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I Forge Iron

Rockwell Hardness Tester. Ames AT 2200 (Model 2)

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So in my quest to find equipment that will lend a better understanding both for and to students I purchased another rockwell tester. 

The Accu-tester  has proven to be very accurate on items that have a certain size and above are are flat mounted.   All requirments to get accurate results. 

With this I purchased the larger stationary tester to offer a laboratory type tester for higher accuracy results for thinner objects as well as seem more official.. :)  

And with this the lab model is not very portable and is in fact not really portable for use at all. 

In comes the Ames tester which is very accurate and based on some neat theories of a full on lab machine. 

I pulled it apart and cleaned it, gave it a coat of oil and put it back together..  I'll send it back to the maker for recert and have a few things fixed.. I also would like to get a stand for it. 

It came with a bunch of test blocks ( steel,:60 HRc, 33HRc, alum x2, brass)  and many different anvils. Also the diamond Penetrator and the ball bearing penetrator as well. 

It is a very neat piece of kit and can be used on anything that can be fit between the test anvil and penetrator.. (within reason for thinness but for blades, axes and such it works perfectly).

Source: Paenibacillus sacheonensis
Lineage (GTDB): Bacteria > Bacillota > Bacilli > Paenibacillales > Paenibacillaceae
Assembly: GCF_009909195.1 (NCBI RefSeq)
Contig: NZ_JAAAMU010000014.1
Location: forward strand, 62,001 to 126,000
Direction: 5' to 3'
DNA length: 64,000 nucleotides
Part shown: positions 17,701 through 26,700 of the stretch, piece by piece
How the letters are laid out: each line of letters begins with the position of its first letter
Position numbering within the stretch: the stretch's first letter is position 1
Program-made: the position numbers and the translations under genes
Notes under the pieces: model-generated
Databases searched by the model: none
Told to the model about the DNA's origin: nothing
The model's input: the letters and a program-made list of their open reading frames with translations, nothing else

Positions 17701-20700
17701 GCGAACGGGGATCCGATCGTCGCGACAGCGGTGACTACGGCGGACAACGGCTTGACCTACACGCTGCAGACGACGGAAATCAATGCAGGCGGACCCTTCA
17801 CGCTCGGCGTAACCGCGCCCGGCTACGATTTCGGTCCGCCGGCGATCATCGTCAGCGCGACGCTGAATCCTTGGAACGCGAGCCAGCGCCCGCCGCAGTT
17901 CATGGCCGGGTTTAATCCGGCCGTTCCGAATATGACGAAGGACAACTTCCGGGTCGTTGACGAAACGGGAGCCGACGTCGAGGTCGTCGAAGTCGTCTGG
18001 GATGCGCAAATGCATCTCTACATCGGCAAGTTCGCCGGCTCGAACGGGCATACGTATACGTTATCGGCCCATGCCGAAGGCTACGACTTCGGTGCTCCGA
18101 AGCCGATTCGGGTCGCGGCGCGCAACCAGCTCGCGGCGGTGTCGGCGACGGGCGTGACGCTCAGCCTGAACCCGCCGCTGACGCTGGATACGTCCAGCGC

AmesManual (1).pdf


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very cool tool

I am nowhere near a point where my skills  can justify many of my tools

But I still appreciate them and my ability to use them will continue to improve

I like the idea of definitively quantifying your results

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Experience negates many aspect of the
"In hands" experience a Rockwell tester can offer to students.  

I have never needed nor wanted a Rockwell tester enough to own one..   With this said, owning a good file, used only for testing hardness can be all one ever really needs.. 

But, when you are teaching Metallurgy and especially when teaching bladesmithing many don't realize what happens when you harden and then temper nor what different heat cycles can do..  With a tester and a Metallurgical microscope things can be made a lot clearer and this can lead to the student having the information and understanding even when they don't have the tools at their home shops. 

While testing out this tool I checked a few of the items I have and the swage from the "how to" video tested out exact spot on from the bounce tester to this tester. 

I also tested my hot cut chisels which when made are hardened which are 5160 and 1080 (both will reach 60+HRc when hardened) and after use on the sides were 37HRc.. 

I then tested my chisel I use for making hinges.. It was 62Hrc.   My hinge making chisels are left extra hard with very little temper.  Someone else using this chisel would snap it.. 

I know because I had a smith come to the shop when I wasn't there and he decided to use my hinge chisel..  He said it broke with one hit.. I was so mad..  They are extremely hard with thin blades and it was sized exactly for the hinge job I had.. 

Anyhow,   as experience increases and one can see the relationship between the item, the material (heat treatment and temper)and the use, it can mean a custom edge for every item made and then modified for the user.. 


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